Workers across global supply chains are susceptible to forced labour not simply through structural discrimination related to race, class, gender, age, or other forms of social marginalisation and exclusion, but through business and governmental practices that drive them into debt. These include low wages and underpayment, the imposition of fees and usurious interest rates by employers and intermediaries, and dominant modes of regulating migrant labour. Indeed, various forms of indebtedness have long been documented as cornerstones of business models configured around forced labour and human trafficking.1 These dynamics occur across both product and labour supply chains.
In factories, farms, and other worksites within product supply chains, producers seek to generate revenue by driving workers into debt bondage, a common form of forced labour. They often do this through practices like charging workers predatory rates for services (e.g. the provision of accommodation) or even false provisions, making fraudulent deductions from pay, or extending credit at usurious interest rates.2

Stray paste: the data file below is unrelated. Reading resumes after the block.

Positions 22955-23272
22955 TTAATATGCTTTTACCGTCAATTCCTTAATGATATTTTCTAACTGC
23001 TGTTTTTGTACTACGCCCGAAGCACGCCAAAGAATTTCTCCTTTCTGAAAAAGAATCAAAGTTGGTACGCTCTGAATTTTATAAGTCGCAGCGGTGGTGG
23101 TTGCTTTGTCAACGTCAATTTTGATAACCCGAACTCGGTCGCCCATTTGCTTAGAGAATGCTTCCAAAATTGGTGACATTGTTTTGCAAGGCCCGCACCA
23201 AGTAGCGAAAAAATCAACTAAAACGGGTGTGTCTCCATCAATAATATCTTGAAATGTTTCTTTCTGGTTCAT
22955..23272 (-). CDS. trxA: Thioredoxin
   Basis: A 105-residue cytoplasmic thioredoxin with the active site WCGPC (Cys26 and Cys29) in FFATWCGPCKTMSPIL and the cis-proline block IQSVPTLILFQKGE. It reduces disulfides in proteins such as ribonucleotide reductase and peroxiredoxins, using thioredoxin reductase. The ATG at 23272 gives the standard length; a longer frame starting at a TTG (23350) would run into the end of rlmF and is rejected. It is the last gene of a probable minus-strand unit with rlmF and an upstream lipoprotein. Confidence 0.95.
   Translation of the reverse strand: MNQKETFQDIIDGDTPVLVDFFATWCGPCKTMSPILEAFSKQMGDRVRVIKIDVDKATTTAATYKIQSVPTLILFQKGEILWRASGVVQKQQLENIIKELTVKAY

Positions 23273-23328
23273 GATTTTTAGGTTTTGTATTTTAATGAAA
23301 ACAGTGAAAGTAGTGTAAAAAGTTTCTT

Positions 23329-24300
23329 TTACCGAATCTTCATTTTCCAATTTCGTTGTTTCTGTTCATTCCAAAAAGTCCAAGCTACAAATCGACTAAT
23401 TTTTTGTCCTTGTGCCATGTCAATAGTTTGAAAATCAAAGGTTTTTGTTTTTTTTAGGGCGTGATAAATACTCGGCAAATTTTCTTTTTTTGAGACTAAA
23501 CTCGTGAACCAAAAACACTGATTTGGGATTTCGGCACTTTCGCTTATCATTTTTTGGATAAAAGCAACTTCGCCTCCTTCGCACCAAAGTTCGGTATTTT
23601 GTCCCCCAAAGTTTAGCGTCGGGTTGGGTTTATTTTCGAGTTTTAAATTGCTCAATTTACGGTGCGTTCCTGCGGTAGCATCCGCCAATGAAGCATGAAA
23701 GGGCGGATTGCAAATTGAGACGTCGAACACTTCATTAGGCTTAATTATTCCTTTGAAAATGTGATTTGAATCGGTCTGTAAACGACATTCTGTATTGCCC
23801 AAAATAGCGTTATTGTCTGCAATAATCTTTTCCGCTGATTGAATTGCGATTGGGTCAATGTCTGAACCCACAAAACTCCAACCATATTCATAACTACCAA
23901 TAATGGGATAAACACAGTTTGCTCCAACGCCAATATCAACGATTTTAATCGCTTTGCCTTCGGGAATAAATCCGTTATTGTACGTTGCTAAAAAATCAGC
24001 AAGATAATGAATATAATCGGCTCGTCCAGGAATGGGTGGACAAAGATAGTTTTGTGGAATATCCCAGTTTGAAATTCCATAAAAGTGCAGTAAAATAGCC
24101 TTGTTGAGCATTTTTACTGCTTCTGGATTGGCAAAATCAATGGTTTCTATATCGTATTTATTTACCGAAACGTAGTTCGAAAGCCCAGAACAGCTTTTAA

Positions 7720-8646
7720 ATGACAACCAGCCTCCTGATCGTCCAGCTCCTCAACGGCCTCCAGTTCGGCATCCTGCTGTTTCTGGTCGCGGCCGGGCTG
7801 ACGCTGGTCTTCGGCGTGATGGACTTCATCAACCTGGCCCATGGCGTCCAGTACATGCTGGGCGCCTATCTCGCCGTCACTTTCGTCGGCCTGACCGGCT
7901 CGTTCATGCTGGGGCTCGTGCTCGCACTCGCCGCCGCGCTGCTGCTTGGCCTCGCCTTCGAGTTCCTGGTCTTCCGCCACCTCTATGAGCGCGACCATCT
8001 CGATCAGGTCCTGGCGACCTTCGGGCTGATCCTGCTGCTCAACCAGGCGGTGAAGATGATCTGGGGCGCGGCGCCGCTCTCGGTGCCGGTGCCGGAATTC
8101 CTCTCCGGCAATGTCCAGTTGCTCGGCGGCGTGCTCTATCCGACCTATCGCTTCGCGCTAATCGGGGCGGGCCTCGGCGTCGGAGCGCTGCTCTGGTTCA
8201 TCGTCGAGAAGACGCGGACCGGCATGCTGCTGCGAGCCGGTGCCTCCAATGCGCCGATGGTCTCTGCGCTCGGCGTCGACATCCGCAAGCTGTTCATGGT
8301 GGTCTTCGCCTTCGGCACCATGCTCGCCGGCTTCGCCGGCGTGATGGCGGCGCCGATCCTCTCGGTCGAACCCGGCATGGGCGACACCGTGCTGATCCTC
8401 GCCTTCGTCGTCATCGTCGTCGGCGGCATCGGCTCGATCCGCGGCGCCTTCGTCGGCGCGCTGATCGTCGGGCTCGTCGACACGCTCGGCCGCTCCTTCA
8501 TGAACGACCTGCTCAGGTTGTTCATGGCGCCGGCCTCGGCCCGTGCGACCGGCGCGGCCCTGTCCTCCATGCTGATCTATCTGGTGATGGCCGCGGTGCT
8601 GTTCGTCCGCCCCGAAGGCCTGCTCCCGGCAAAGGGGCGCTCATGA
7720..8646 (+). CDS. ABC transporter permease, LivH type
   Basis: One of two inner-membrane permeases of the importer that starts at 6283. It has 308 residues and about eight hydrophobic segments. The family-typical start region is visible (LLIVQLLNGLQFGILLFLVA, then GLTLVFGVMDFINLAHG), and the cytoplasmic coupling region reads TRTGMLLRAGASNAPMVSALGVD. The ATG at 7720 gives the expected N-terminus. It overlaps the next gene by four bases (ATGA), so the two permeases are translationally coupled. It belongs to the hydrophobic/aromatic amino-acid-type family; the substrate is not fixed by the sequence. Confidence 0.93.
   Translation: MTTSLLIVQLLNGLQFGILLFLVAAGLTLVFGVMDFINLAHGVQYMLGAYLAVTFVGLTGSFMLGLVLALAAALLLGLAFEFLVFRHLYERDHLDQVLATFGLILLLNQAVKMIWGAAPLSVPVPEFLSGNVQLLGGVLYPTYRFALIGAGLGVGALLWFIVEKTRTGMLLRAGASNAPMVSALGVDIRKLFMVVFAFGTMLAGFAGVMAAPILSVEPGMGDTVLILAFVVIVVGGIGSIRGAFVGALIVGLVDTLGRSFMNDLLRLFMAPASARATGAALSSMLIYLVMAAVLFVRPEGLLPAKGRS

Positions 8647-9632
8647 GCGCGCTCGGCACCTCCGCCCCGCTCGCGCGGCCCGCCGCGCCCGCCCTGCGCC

Exploitative business models reliant on debt as a tool of value extraction and worker coercion are also common within labour supply chains.3 Workers often arrive on jobsites already encumbered by debts incurred to labour market intermediaries, such as recruitment agents or labour providers. Once on their worksites, fraudulent wage deductions, exorbitant interest rates on advances and loans, or non-payment altogether can push net wages below legal minimums.4 Chronic underpayment, wage theft, and other forms of financial expropriation on the worksite often combine with debts incurred in the recruitment process to render work-related financial obligations (e.g. recruitment or accommodation fees) un-repayable.